ONTARIO — Ontario voters will decide in November the fate of an initiative seeking to lift the ban of marijuana sales, in its entirety, including allowing marijuana businesses in Ontario, imposing the business licensing provisions of the initiative, and also allowing the city to collect the 3 percent tax.

The Ontario City Council voted unanimously on Tuesday during a special meeting to reject the initiative; the entire initiative is now up for vote during the November ballot as a single measure.

It should be noted that a rejection of the initiative doesn’t mean the initiative won’t be able to go forward, a fact that Ontario Mayor Ron Verini reminded the crowded council chambers shortly before the vote.

In fact, the resolution that was approved by the council reads: “Resolution #2018-132: A resolution Rejecting Initiative #11-2018-2-I so as to Allow City of Ontario Voters to Vote on the Initiative at the November 6, 2018, General Election.”

The purpose of the meeting was to review the measure and “act upon one of three options: adopt the Initiative as presented; reject the Initiative, but take no other action; or reject the Initiative and refer a competing Measure to the ballot.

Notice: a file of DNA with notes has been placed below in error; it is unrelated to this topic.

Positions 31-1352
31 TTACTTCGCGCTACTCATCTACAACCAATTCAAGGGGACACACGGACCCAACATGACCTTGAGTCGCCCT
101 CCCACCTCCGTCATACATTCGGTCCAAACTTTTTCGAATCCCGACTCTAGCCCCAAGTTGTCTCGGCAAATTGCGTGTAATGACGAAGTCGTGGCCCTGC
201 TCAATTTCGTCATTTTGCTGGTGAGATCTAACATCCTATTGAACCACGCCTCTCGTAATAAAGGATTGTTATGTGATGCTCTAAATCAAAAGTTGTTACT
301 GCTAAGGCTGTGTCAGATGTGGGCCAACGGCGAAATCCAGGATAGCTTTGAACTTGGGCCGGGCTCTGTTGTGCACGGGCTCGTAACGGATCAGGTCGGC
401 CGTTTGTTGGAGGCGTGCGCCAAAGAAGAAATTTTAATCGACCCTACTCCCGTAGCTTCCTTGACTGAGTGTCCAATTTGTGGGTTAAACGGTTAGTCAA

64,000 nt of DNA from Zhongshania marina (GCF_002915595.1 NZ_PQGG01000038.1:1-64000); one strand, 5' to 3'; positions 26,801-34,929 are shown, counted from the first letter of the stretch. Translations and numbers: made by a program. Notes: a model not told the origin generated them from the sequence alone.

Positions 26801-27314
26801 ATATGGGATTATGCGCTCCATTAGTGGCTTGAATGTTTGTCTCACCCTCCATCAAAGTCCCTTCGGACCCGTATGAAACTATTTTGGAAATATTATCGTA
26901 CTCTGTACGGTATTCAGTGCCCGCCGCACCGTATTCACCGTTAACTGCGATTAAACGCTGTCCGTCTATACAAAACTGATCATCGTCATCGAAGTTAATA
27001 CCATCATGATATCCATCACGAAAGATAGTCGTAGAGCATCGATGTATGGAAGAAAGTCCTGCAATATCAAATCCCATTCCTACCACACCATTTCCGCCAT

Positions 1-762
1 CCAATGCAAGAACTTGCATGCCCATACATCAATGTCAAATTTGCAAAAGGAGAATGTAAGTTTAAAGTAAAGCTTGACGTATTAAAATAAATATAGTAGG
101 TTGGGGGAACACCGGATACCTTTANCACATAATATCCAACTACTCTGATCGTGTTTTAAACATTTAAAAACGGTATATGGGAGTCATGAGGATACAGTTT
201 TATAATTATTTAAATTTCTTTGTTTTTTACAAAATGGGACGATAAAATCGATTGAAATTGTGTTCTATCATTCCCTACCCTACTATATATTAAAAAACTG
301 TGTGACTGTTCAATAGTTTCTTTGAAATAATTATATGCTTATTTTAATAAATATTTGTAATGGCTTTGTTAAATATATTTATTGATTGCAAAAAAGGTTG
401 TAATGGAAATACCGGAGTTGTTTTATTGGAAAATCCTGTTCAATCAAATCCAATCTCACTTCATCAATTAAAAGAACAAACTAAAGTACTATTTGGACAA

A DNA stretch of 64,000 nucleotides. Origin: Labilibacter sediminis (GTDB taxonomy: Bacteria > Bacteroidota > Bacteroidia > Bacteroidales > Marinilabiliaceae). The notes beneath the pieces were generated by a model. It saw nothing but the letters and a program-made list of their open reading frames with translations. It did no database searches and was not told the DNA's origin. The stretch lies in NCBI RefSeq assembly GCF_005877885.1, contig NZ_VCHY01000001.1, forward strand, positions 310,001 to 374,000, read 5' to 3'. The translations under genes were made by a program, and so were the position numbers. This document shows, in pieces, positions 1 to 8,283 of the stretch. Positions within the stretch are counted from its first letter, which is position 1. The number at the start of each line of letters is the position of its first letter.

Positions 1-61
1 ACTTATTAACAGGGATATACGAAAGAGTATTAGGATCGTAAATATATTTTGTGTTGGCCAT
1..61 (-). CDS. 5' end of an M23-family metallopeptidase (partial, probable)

According to an email from Ontario city attorney Larry Sullivan to the city council clarifying the purpose of the meeting, “Adopting the initiative would mean agreeing to amend the Municipal Code provisions that currently ban marijuana businesses to allow those businesses and to impose the business licensing requirements of the initiative. This portion of the initiative could be adopted by the Council without an election.”

So had the city council adopted the initiative on Tuesday evening, instead of rejected it, then the ban on marijuana would have officially been lifted.

The 3 percent tax on marijuana goods, however, is a different story.

State law regarding marijuana prevents the city from adopting a 3 percent tax on marijuana goods without an election, so that portion of the initiative would have remained on the ballot in November even if the council had adopted the initiative on Tuesday.

The initiative in question, Initiative Petition 11-2018-2-I, had 853 signatures verified by the Malheur County clerk last week out of the petition’s total of 1,860 the group spearheading the petition, MalheurCAN!, managed to collect. Only 825 signatures needed to be verified.



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